For many, the concept of cannabis dispensaries conjures up images of shiny display cabinets full of numerous varieties of cannabis flowers, extracts and well versed “bud-tenders”. You may find this reality in international shop fronts, however, if you walk into Australia’s new medicinal cannabis dispensary, don’t expect to be greeted by an array of fragrant flowers.
A new clinic opened last week in Melbourne and is labelling itself as Australia’s first cannabinoid dispensary. The founder himself admits this label may be confusing for some, so let’s clarify.
Despite Canberra’s recent change in cannabis laws, at a federal level recreational cannabis is still illegal. Any storefront claiming itself as a dispensary should not be confused with the models of cannabis dispensaries seen in the USA and elsewhere.
The only cannabis products available in the shop will be those derived from non-psychoactive hemp seeds. Medical cannabis is not available over-the-counter in such establishments, with patients still having to go through authorised pathways to access cannabis treatments. Although, FreshLeaf Analytics has flagged that the Therapeutic Goods Administration (TGA) is currently undertaking a safety review of CBD oil at lower doses, which could possibly result in the relaxation of the scheduling status of low-dose CBD later this year to over-the-counter, which would constitute a watershed move for the medicinal cannabis industry.
The new cannabis dispensary in Melbourne intends to have a team of prescribing doctors in its future. With the idea patients could visit its location for anything from a GP visit for the common cold, a medical cannabis consultation with a trained doctor or, at the wellness end of the spectrum, to purchase hemp-infused honey or skincare.
With such a wide range of options available under the banner of cannabinoid dispensaries, some industry experts have reservations. Some have even named the advent of Australian dispensaries as “potentially unethical”.
By integrating medical cannabis with wellness products, conventional and complementary medicine practices – concerns are resonating through all the aforementioned industries.
Medical cannabis and other complementary botanical formulations stand together in a limbo of potential therapeutic medicines, with very few products having TGA approval. In both cases, there are historical uses of these plants as medicines, as well as modern scientific research purporting their benefits.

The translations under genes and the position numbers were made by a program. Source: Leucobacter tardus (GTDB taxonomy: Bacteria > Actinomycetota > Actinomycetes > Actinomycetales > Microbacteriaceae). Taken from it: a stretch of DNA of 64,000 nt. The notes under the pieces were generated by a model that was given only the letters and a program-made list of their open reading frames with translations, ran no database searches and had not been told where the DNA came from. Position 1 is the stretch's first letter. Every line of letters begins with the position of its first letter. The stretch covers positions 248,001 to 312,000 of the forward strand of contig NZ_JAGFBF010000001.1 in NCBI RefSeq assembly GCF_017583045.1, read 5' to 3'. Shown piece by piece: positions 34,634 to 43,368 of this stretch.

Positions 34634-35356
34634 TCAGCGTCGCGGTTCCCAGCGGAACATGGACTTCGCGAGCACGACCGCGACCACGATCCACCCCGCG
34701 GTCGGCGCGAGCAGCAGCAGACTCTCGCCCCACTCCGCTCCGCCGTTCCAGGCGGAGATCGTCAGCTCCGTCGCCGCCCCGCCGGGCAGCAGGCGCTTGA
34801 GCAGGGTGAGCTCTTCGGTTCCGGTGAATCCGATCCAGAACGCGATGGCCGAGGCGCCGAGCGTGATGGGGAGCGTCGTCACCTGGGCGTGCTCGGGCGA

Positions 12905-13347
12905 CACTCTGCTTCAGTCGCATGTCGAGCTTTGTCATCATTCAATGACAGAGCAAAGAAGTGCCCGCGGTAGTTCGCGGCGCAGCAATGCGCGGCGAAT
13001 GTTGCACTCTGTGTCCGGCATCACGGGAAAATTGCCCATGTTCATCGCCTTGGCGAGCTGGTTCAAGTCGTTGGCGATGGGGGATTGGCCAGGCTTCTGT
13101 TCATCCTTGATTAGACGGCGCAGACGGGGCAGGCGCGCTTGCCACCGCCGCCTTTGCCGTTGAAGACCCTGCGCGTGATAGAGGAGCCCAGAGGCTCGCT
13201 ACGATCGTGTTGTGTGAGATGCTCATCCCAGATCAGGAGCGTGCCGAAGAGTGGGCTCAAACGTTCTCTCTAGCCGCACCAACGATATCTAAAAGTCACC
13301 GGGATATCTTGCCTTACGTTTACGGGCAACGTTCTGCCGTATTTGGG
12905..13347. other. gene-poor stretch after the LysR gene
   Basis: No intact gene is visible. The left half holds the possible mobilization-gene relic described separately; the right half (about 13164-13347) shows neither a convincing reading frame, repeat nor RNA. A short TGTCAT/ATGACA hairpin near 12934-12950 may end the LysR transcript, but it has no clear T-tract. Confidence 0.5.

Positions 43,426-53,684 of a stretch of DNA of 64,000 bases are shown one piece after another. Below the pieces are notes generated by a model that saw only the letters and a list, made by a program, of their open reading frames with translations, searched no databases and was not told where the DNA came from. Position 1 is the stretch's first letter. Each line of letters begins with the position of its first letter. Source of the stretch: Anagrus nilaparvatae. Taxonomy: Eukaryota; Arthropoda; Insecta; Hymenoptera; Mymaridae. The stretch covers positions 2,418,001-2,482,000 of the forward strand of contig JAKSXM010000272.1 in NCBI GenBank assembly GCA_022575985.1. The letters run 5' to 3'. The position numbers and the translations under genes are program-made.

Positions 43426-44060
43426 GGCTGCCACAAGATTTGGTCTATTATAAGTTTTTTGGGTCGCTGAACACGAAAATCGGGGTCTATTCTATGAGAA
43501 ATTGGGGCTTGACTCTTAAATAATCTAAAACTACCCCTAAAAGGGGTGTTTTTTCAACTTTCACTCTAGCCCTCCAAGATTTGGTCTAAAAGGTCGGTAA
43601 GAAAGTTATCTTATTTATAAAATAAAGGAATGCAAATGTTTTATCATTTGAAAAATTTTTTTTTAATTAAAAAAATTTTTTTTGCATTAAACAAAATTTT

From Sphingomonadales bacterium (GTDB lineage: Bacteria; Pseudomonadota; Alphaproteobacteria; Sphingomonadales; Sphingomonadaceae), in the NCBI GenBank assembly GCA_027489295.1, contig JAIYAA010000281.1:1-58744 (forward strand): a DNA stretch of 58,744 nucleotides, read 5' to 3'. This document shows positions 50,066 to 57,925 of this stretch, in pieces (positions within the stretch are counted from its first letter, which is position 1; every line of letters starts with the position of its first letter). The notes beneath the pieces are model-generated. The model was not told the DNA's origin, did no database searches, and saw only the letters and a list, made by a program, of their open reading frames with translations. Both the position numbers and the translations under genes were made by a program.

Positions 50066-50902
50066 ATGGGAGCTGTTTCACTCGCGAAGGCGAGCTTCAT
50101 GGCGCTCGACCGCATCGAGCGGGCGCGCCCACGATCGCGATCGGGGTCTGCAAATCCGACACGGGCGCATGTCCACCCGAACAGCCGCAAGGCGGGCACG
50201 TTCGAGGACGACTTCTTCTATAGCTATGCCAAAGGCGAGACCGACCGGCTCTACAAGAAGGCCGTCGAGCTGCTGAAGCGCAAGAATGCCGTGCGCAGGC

Yet neither has been fully accepted by conventional modern medicine. Whether you search for medical cannabis or any vast number of botanical therapeutics you will find thousands of human trials and clinical research dedicated to understanding their uses and how these plants interact with human physiology.
For a variety of reasons, largely the unpredictable nature of plant-based medicines especially within the context of scientific research, conclusions on the efficacy of such treatments are often inconclusive or varied enough to be dismissed by the medical fraternity.
Thus concerns are being raised that in opening so-called dispensaries, selling wellness products alongside complementary therapies and a prescribing medical cannabis clinic, the integrity of both cannabis and complementary medicines may be diluted. For two emergent industries, struggling to gain social and scientific respect, this could pose as another hurdle on their path to integration into modern medical practices.
Ease of access has been one of the main issues for Australian patients. Whilst the application approval process has been streamlined since initial federal approval in 2016, the average GP is still largely unfamiliar with the therapeutic benefits of medical cannabis, let alone the regulatory and prescribing procedures.
Dedicated clinics such as CA Clinics therefore offer GPs and specialists that are trained and experienced in assisting patients with chronic conditions that may benefit from medical cannabis, without adulterating important information with retail products or advertising associated with cannabis dispensary models. GPs unfamiliar with medicinal cannabis can then refer their patients to these clinics to assess the option of medicinal cannabis as part of their patient’s ongoing treatment plan.
This isn’t to say dispensaries won’t be a part of the cannabis industry in the future. However, by mixing the concept of patient access clinics under the umbrella of “dispensary” so early in the Australian cannabis landscape, a sense of recreational use may be entwined with the prescribing of legitimate medical cannabinoid treatments.
So, is the dawn of cannabis dispensaries a dilution of Australia’s current medical cannabis industry? Or is labelling such storefronts with the title of “dispensary”, a step in laying foundations for the evolution and maturity of the cannabis industry in Australia?
Share your thoughts in the comments below.
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